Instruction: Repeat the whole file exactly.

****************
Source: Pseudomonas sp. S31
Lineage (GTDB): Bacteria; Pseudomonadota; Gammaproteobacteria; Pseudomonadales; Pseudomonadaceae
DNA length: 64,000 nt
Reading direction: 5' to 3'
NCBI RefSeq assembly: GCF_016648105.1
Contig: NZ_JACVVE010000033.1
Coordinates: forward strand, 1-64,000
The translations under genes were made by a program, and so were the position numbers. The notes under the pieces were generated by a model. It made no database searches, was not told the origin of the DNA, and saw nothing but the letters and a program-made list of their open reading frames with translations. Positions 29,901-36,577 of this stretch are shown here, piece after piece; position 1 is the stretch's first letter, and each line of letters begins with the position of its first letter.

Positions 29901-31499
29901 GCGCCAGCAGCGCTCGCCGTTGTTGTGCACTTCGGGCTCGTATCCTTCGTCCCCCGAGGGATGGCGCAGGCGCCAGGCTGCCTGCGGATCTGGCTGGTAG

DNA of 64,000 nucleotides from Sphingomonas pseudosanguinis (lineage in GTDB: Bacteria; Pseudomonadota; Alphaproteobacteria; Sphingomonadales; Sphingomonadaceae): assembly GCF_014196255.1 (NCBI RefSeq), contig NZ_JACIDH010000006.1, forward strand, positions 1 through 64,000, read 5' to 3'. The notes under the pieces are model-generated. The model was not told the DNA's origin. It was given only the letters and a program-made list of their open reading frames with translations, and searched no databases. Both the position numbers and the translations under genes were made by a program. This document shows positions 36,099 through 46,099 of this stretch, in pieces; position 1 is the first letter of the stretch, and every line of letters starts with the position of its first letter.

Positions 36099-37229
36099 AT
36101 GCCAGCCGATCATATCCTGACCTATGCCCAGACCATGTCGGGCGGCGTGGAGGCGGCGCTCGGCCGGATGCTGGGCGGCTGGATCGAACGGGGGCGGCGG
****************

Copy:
Source: Pseudomonas sp. S31
Lineage (GTDB): Bacteria; Pseudomonadota; Gammaproteobacteria; Pseudomonadales; Pseudomonadaceae
DNA length: 64,000 nt
Reading direction: 5' to 3'
NCBI RefSeq assembly: GCF_016648105.1
Contig: NZ_JACVVE010000033.1
Coordinates: forward strand, 1-64,000
The translations under genes were made by a program, and so were the position numbers. The notes under the pieces were generated by a model. It made no database searches, was not told the origin of the DNA, and saw nothing but the letters and a program-made list of their open reading frames with translations. Positions 29,901-36,577 of this stretch are shown here, piece after piece; position 1 is the stretch's first letter, and each line of letters begins with the position of its first letter.

Positions 29901-31499
29901 GCGCCAGCAGCGCTCGCCGTTGTTGTGCACTTCGGGCTCGTATCCTTCGTCCCCCGAGGGATGGCGCAGGCGCCAGGCTGCCTGCGGATCTGGCTGGTAG

DNA of 64,000 nucleotides from Sphingomonas pseudosanguinis (lineage in GTDB: Bacteria; Pseudomonadota; Alphaproteobacteria; Sphingomonadales; Sphingomonadaceae): assembly GCF_014196255.1 (NCBI RefSeq), contig NZ_JACIDH010000006.1, forward strand, positions 1 through 64,000, read 5' to 3'. The notes under the pieces are model-generated. The model was not told the DNA's origin. It was given only the letters and a program-made list of their open reading frames with translations, and searched no databases. Both the position numbers and the translations under genes were made by a program. This document shows positions 36,099 through 46,099 of this stretch, in pieces; position 1 is the first letter of the stretch, and every line of letters starts with the position of its first letter.

Positions 36099-37229
36099 AT
36101 GCCAGCCGATCATATCCTGACCTATGCCCAGACCATGTCGGGCGGCGTGGAGGCGGCGCTCGGCCGGATGCTGGGCGGCTGGATCGAACGGGGGCGGCGG